To echo what J Michael said, for most people, if your conscience says, "Wow, I shouldn't have done/said/thought that," you should mention it in confession. 
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« Reply #59 on: October 29, 2012, 09:14:03 PM »

I don't know about my fellow Catholics on this forum, but to be fair, regardless of how "minor" I may feel that any given sin is, if it pops into my head during confession I mention it. I mention everything I can think of. For me, especially since I tend to be scrupulous, it is easier for me to just mention everything rather than attempting to categorize things as mortal/venial.

Good for you.  And I believe that this is the official teaching of the Catholic Church, to confess everything.  Although the popular word on the street is, "you don't have to confess your sins if they are venial."

From the Catechism of the Catholic Church:
Quote
1493 One who desires to obtain reconciliation with God and with the Church, must confess to a priest all the unconfessed grave sins he remembers after having carefully examined his conscience. The confession of venial faults, without being necessary in itself, is nevertheless strongly recommended by the Church.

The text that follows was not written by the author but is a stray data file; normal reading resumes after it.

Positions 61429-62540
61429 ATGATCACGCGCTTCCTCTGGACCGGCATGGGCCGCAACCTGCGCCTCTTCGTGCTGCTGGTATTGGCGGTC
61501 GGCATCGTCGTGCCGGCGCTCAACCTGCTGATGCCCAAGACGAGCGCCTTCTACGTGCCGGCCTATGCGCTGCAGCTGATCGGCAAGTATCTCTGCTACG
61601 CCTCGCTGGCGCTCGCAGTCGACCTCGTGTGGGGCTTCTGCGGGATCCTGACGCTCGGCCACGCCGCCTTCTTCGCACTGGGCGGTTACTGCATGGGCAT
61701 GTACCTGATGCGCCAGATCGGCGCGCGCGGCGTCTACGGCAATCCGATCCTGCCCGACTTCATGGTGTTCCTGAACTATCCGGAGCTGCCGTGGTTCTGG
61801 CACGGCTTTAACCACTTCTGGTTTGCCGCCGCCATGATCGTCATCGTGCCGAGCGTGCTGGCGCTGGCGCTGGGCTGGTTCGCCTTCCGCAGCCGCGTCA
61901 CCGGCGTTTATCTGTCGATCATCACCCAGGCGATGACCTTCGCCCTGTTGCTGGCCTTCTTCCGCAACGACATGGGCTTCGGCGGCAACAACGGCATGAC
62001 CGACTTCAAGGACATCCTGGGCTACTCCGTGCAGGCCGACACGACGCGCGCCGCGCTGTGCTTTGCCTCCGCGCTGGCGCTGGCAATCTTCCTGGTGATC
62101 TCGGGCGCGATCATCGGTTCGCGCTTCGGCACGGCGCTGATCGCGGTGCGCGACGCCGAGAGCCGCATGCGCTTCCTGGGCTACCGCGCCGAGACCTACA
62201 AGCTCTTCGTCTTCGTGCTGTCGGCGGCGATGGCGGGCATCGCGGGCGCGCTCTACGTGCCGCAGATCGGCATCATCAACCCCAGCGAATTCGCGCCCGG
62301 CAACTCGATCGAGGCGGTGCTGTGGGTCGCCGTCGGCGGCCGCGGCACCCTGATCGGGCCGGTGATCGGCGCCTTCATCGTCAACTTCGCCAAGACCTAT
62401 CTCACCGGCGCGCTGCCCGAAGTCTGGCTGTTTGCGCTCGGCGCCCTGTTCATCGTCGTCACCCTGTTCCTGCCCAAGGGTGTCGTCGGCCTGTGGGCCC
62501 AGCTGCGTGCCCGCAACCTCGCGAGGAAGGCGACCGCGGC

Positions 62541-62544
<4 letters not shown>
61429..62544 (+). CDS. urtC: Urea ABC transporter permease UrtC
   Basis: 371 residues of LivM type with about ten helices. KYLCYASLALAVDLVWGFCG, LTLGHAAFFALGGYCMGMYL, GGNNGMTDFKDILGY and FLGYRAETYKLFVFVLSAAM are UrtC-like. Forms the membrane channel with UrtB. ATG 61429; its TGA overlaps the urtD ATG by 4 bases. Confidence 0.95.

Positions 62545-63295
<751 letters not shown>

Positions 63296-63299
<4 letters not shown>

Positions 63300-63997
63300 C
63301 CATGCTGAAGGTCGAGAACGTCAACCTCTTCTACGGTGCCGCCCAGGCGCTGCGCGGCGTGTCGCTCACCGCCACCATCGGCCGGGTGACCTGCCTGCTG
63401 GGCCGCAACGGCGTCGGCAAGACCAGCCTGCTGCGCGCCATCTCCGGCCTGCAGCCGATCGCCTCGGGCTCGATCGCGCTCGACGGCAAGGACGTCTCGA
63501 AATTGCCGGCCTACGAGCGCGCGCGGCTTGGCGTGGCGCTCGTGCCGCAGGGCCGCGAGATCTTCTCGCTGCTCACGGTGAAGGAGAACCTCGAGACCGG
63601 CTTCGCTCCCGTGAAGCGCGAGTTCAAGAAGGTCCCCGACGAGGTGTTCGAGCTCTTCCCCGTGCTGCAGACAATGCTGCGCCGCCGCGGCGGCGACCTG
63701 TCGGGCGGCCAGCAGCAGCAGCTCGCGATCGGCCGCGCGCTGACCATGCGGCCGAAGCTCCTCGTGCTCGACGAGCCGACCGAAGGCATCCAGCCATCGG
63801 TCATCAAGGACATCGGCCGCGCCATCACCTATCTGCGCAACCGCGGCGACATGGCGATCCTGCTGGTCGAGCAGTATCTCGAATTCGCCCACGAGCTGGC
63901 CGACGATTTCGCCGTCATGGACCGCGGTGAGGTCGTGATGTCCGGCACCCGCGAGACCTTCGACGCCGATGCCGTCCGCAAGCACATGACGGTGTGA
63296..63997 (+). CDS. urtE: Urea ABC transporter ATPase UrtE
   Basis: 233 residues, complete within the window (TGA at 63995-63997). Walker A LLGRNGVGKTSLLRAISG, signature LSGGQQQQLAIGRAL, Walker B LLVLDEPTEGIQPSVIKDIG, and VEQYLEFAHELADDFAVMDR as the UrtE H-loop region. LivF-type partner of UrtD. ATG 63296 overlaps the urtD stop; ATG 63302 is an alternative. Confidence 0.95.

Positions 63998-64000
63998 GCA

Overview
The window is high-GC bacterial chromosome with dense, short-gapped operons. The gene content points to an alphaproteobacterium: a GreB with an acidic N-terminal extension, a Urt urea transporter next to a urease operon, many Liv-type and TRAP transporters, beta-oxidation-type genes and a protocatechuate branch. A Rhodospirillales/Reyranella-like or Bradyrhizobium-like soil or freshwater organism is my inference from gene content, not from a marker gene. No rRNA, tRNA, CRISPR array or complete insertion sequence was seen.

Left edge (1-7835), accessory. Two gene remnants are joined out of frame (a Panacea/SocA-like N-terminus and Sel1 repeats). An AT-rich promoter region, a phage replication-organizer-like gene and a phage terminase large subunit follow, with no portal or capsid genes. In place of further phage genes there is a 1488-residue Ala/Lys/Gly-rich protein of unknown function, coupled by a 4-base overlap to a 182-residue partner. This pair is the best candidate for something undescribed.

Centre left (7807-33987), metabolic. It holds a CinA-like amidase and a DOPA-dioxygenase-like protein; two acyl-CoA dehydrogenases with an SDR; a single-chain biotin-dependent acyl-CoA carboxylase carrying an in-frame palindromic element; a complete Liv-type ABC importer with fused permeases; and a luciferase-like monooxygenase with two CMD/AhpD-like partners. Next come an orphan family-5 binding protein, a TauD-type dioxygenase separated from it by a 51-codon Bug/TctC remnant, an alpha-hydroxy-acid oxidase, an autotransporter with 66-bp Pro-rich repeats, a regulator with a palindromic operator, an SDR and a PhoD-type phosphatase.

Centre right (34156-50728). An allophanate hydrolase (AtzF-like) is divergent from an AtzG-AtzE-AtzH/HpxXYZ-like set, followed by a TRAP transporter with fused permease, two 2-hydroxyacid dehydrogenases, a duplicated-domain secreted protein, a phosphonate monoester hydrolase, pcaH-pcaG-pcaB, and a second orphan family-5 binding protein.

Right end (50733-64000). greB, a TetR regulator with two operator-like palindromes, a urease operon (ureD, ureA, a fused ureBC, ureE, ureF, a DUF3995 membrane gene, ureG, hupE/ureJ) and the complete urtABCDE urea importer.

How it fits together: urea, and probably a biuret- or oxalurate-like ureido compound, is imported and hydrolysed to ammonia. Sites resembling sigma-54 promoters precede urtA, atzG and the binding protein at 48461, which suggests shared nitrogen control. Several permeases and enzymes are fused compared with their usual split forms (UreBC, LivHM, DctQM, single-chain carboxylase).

http://www.scborromeo.org/ccc/p2s2c2a4.htm#1493

Best policy, imho: if it's a sin and you remember it having examined your conscience, confess it.  Simple.
Though if a person is plagued by the vice of scrupulosity, and struggles with obsessive compulsive disorder, a priest will often only allow a person to confession mortal sins, for the good of the penitent's spiritual life.

I would say that most people in 21st century America do not struggle with this particular vice.  If something bothers you, it can't hurt to say it at least once.  The priest will let you know if you're being scrupulous, especially if you go to him often.

To echo what J Michael said, for most people, if your conscience says, "Wow, I shouldn't have done/said/thought that," you should mention it in confession. 
I had several devout Catholic friends (and me) who struggled with severe scrupulosity when we were in our early mid/twenties.
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« Reply #60 on: October 30, 2012, 01:08:48 PM »